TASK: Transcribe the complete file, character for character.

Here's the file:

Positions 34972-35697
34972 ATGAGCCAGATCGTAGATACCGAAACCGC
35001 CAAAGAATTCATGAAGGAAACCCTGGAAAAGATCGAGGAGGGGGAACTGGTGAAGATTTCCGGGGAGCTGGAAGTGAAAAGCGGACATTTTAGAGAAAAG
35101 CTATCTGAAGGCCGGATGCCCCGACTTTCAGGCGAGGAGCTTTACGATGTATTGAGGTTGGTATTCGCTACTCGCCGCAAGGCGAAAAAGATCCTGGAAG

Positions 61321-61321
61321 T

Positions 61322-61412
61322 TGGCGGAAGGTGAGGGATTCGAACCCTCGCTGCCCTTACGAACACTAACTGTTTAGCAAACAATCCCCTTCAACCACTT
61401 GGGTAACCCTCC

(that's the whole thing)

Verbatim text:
Positions 34972-35697
34972 ATGAGCCAGATCGTAGATACCGAAACCGC
35001 CAAAGAATTCATGAAGGAAACCCTGGAAAAGATCGAGGAGGGGGAACTGGTGAAGATTTCCGGGGAGCTGGAAGTGAAAAGCGGACATTTTAGAGAAAAG
35101 CTATCTGAAGGCCGGATGCCCCGACTTTCAGGCGAGGAGCTTTACGATGTATTGAGGTTGGTATTCGCTACTCGCCGCAAGGCGAAAAAGATCCTGGAAG

Positions 61321-61321
61321 T

Positions 61322-61412
61322 TGGCGGAAGGTGAGGGATTCGAACCCTCGCTGCCCTTACGAACACTAACTGTTTAGCAAACAATCCCCTTCAACCACTT
61401 GGGTAACCCTCC